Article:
One sometimes encounters “Russian” icons from the 19th or early 20th century that are actually from Greece, in particular from the most famous monastic center there, Mount Athos. Such icons often bear title inscriptions in Greek, but may have an additional “dedicatory” inscription on the back in Russian.
Today’s icon is a good example of this. It is from the latter quarter of the 19th century, and says in Russian on the back not only that it bears a blessing from the Russian Panteleimon Monastery on Mount Athos, but it also includes the name of the person for whom it is intended, and a date.
Here is the image, a gathering of saints:
It is well painted, and shows a strong Western influence, common on Mount Athos at that time.
You will recall from an earlier posting that the faces of Eastern Orthodox saints in icons are for the most part (though not all) generic. They are distinguished by changing the hair on the head, by whether a beard is added or not, and if it is, by the size and shape of the beard, and of course by the hair color in general. They are also distinguished by the kind of garments worn and by objects held. That is why, if one looks closely at icons of multiple saints, one can see that faces of many of them are as similar as those of twins. A painter would have his common forms in painting the face of young male saints, of young female saints, and perhaps variations for the faces of older saints, and he would use these over and over again.
This icon is particularly useful for those practicing the reading of Greek name inscriptions. It differs from many older icons in that it uses only Greek lower-case letters. Let’s take a look.
Here are the saints on the left side:
The painter has placed the names of the saints above the two rows, ordered by row; and he has also helpfully placed the first letter of the saint’s name in each halo. So we can see that the saints in the upper row are:
ο αγιος θεοδωρος τυρων Ho Hagios Theodoros Tyron
The Holy Theodore Tyron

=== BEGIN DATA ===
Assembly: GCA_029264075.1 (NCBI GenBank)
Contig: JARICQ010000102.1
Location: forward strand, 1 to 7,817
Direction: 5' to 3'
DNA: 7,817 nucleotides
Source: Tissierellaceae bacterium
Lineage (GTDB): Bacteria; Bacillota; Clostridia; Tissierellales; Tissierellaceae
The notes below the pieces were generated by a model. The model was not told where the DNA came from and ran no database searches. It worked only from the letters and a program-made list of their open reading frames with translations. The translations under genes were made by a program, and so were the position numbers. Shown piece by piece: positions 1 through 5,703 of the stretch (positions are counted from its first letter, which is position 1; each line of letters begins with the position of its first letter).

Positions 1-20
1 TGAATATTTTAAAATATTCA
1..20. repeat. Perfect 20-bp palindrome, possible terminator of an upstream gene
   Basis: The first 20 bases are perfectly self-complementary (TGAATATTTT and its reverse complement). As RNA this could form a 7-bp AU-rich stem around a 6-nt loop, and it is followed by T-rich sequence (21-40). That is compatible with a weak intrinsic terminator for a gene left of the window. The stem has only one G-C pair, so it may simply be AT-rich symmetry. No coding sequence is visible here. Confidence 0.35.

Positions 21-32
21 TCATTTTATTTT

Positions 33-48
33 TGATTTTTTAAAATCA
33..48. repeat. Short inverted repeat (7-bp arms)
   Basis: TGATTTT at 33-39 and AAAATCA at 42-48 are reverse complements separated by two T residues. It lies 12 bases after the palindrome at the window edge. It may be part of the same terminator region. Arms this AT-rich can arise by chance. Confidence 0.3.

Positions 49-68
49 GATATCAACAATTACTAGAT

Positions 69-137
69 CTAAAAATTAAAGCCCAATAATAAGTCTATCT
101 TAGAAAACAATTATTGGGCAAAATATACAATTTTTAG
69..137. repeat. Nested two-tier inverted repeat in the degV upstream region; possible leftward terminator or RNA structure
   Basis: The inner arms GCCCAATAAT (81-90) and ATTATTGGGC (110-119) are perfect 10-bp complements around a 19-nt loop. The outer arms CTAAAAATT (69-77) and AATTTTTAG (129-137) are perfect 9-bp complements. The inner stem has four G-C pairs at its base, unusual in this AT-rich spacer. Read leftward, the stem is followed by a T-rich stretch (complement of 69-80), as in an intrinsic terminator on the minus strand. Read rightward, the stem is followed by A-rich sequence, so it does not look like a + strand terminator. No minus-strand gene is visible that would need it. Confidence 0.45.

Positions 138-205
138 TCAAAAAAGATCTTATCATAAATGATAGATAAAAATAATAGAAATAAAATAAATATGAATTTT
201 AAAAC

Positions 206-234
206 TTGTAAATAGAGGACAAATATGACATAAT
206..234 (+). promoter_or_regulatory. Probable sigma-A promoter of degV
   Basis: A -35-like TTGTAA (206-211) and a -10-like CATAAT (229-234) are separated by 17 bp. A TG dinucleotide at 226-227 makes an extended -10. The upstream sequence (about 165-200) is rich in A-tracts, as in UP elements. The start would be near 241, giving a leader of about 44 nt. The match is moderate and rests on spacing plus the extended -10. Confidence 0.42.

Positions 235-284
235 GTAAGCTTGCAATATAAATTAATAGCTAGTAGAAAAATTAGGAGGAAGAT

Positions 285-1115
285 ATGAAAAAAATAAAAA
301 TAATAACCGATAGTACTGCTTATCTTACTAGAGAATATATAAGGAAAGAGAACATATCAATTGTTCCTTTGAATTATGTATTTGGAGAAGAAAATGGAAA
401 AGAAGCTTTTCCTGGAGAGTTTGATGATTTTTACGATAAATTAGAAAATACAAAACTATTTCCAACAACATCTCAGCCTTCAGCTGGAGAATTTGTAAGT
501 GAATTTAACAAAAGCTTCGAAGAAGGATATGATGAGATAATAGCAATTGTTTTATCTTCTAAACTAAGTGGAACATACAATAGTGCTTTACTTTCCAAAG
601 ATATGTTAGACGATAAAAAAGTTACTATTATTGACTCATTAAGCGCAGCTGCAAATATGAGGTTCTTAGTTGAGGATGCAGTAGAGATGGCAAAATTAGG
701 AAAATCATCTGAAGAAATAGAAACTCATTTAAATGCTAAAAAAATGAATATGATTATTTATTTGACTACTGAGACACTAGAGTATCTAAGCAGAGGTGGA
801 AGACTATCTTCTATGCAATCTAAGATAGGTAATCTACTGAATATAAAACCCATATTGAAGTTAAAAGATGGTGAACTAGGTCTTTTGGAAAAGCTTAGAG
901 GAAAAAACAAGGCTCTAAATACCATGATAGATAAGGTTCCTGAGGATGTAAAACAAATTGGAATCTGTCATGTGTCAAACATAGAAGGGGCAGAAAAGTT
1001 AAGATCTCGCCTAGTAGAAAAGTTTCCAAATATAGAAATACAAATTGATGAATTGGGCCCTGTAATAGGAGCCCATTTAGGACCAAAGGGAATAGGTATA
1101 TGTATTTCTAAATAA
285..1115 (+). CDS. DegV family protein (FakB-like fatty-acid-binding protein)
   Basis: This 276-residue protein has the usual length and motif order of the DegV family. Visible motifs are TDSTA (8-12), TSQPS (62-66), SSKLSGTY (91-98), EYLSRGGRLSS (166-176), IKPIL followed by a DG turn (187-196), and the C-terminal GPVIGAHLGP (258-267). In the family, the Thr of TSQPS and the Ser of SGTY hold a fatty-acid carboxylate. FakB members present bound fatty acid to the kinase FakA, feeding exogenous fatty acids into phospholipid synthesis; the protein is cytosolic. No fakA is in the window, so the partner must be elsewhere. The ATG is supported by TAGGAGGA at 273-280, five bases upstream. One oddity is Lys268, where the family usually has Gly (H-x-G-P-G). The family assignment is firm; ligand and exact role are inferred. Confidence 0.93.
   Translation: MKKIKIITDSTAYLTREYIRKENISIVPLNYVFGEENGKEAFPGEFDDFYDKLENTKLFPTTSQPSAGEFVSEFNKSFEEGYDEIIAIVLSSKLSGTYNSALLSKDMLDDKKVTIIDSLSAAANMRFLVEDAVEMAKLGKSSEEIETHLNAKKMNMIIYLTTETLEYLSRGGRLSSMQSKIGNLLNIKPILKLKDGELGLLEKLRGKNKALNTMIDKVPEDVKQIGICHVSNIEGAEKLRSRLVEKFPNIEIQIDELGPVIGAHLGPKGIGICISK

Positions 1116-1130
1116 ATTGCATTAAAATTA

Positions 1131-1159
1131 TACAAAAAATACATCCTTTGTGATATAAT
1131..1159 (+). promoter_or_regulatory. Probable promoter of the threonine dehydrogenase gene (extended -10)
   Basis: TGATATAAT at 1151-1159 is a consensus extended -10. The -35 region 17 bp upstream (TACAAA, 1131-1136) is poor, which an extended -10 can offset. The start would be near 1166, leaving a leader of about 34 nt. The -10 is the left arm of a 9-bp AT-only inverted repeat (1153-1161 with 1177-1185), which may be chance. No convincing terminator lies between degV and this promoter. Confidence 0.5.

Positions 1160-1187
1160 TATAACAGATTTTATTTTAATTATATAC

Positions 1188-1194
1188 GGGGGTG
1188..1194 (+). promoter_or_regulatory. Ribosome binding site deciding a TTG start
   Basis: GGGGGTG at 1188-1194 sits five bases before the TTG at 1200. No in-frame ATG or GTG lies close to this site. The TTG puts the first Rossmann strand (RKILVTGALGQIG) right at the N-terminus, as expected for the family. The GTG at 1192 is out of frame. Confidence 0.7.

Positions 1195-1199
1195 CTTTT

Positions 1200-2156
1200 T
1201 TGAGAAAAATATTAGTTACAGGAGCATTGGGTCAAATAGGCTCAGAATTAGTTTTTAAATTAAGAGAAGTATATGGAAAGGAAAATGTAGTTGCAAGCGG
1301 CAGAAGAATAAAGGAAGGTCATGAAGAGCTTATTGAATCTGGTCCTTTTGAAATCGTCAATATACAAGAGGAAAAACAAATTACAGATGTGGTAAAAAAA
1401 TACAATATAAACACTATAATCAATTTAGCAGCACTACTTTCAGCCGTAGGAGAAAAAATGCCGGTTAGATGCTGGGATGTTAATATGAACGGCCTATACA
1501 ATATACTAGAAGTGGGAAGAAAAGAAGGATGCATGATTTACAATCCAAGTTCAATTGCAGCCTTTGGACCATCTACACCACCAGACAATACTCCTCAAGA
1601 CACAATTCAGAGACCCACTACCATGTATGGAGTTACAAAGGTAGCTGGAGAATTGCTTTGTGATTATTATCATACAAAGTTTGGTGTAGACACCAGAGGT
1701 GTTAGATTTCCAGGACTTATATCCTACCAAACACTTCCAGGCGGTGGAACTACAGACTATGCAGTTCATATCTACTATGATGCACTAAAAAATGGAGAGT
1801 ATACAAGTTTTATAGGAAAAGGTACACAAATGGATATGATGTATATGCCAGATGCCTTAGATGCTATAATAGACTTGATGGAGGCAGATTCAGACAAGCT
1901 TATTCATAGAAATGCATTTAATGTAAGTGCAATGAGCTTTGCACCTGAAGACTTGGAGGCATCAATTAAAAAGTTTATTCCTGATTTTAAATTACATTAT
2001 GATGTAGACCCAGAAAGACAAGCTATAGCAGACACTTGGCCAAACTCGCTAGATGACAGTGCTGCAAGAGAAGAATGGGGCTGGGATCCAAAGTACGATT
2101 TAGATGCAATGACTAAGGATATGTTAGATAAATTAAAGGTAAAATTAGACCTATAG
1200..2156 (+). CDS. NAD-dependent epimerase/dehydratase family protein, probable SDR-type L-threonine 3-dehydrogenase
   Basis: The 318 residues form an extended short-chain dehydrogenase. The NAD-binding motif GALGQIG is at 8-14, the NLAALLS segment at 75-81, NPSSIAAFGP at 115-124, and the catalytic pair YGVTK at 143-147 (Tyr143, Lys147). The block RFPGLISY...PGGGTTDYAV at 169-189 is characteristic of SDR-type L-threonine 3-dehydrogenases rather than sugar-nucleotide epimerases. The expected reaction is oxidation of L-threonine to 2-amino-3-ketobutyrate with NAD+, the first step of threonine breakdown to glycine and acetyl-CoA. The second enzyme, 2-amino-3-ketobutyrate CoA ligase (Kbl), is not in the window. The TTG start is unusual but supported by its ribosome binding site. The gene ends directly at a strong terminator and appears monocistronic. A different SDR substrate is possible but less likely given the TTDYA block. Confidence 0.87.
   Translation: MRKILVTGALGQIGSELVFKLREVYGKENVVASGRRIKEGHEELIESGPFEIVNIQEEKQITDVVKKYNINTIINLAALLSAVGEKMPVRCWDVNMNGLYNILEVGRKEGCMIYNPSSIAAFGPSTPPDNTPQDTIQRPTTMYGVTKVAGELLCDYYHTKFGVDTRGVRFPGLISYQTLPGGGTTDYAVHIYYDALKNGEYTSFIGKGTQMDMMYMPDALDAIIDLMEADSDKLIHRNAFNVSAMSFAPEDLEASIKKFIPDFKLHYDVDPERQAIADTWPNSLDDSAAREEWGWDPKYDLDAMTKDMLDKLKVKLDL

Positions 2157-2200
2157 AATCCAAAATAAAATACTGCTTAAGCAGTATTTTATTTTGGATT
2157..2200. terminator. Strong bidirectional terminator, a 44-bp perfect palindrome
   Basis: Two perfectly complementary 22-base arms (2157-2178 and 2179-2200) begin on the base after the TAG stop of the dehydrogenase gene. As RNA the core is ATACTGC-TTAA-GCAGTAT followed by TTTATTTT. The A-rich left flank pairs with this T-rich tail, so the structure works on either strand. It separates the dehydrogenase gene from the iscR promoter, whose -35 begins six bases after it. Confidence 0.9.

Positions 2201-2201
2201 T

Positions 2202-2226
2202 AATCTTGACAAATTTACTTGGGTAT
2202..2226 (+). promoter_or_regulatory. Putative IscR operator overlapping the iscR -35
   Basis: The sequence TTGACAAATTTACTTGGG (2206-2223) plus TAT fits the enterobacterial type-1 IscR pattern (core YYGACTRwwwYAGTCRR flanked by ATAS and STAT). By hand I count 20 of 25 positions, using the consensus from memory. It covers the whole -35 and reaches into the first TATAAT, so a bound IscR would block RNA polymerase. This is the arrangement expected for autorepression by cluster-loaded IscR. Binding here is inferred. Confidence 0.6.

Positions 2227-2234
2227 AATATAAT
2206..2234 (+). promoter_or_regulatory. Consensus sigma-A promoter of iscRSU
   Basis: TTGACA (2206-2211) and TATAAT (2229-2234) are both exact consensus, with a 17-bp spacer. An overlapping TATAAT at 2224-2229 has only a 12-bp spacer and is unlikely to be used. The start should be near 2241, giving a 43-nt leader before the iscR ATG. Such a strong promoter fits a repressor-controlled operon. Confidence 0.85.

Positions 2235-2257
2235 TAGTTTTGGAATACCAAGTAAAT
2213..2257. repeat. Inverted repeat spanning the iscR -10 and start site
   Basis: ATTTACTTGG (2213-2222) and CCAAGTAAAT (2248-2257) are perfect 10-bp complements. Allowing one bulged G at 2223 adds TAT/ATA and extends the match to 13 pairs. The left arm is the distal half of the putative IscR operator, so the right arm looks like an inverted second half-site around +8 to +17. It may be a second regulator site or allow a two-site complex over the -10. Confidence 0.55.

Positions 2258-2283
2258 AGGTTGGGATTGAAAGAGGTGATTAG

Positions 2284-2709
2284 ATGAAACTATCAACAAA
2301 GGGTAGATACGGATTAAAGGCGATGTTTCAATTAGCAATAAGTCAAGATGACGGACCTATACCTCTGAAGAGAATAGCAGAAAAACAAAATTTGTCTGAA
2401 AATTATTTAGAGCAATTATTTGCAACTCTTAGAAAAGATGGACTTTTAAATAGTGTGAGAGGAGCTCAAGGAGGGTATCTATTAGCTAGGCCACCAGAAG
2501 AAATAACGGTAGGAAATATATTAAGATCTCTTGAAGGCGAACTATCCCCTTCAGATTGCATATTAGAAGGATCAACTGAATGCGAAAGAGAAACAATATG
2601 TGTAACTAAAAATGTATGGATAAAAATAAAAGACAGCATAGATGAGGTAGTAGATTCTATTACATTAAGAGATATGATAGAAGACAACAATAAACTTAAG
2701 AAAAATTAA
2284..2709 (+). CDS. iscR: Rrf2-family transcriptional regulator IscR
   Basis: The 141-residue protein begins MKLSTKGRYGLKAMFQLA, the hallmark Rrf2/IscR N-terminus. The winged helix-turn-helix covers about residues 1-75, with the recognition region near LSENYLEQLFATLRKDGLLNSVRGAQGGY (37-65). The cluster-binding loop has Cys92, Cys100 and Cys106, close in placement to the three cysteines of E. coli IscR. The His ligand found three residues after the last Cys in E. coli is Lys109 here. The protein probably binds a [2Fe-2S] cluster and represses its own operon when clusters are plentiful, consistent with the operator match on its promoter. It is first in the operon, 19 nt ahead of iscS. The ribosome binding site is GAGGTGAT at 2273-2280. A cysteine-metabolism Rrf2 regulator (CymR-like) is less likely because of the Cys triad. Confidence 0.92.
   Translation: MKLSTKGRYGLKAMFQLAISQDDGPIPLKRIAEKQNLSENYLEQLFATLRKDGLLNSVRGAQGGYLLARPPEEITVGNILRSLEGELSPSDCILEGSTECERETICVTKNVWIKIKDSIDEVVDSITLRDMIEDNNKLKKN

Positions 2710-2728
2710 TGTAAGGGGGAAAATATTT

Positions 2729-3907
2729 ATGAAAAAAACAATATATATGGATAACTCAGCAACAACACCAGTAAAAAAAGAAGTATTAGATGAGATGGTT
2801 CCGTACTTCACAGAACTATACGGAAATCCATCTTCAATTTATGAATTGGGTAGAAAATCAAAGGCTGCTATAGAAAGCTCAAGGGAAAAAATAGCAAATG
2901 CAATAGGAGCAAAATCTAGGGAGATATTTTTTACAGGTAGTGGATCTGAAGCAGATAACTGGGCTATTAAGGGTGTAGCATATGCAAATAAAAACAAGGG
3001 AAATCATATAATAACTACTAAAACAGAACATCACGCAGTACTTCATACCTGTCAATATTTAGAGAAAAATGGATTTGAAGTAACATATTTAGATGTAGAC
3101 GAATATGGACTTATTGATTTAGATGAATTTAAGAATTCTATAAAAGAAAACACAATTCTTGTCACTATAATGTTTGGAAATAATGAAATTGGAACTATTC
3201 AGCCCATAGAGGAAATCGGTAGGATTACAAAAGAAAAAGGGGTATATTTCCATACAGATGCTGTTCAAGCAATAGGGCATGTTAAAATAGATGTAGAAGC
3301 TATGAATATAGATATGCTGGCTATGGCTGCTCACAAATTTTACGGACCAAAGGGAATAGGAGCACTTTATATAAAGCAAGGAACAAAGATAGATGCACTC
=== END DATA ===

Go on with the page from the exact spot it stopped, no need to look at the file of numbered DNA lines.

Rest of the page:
“Tyron” means “Recruit.” He is a soldier.
Remember that Ho Hagios is the masculine form.
η αγια παρασκευη He Hagia Parskeue (Paraskevi)
The Holy Paraskeva/Paraskevi
Remember that He Hagia is the feminine form And υ in later Greek is often pronounced as “v.” You will notice that I sometimes transliterate the Greek letter η as “e,” sometimes as “i.” In Classical Greek it had more the “e” sound (some say “ey” as in English “hey,” and in Modern Greek it sounds like “ee.”
ο αγιος παντελεημων
Ho Hagios Panteleimon
The Holy Panteleimon
This is the unmercenary physician.
ο αγιος ευσταθιος Ho Hagios Eustathios
The Holy Eustathios
Notice how the writer has combined the “s” and the “t”
ο αγιος χαραλαμπος
Ho Hagios Kharalampos (Kharalambos)
The Holy Kharampos
In modern Greek, the “mp” combination is pronounced as “b.”
ο αγιος απ θωμας Ho Hagios Ap[ostolos] Thomas
The Holy Apostle Thomas.
Obviously the writer has abbreviated “Apostle”
There is another saint below the left rows. Here he is:
His inscription reads:
ο αγιος κυρικας Ho Hagios Kyrikas
The Holy Kyrikas
The writer has used a variant spelling. The more common spelling is Κήρυκος — Kyrikos.
This is the boy saint said to have been martyred in Roman times with his mother Ioulitta, with whom he is usually shown. In Russian iconography, “Kirik and Oulitta” as they are called there, were very popular saints, particularly among the Old Believers. Kyrikos holds a cross as a symbol of his martyrdom.
You can see that in my transcriptions, I have not included the “diacritical marks,” the little marks above the letters. Let’s look again at Kyrikos:
You can see that there is a little mark above the first o that looks like a right-facing apostrophe. This is the so-called “rough breathing” in Greek, which means simply that in Classical Greek, one would pronounce an “h” before it, making it Ho which is the way I have transliterated it. But in later and modern Greek, the “h” is dropped in actual speech.
You can see also that above the first α in αγιος, there are TWO marks. The first is the “h” mark (“rough breathing”), and the second, written as ‘, indicated where the stress is placed in the word. Modern Greek generally ignores the “h” mark, but keeps the stress mark that indicates which syllable is emphasized. So the Greek title of Kyrikos in this icon is pronounced O A-yos KY-rikos in Modern Greek, But Ho HA-gios KY-rikos in Classical Greek. I generally use the Classical Greek transliteration because it tends to be less confusing for readers.
Let’s look at the saints on the right:
η αγια μαρινα He Hagia Marina
This is the Marina who is said to have given the Devil a beating.
ο αγιος τρυφων Ho Hagios Tryphon
The Holy Tryphon
Tryphon is the saint often depicted with a falcon or a goose.
ο αγιος στεφανος Ho Hagios Stephanos
Note how again the writer has combined the letters “s” and “t” in Stephanos.
ο αγιος γεωργιος Ho Hagios Georgios
The Holy George
This is George the warrior saint who is said to have slain the dragon.
ο αγιος δημητριος Ho Hagios Demetrios
The Holy Demetrios
Demetrios, like George, is a warrior saint.
The saint in the second row, at left and just below the arm of the central cross, holds a ring in his hand and has this title above his head: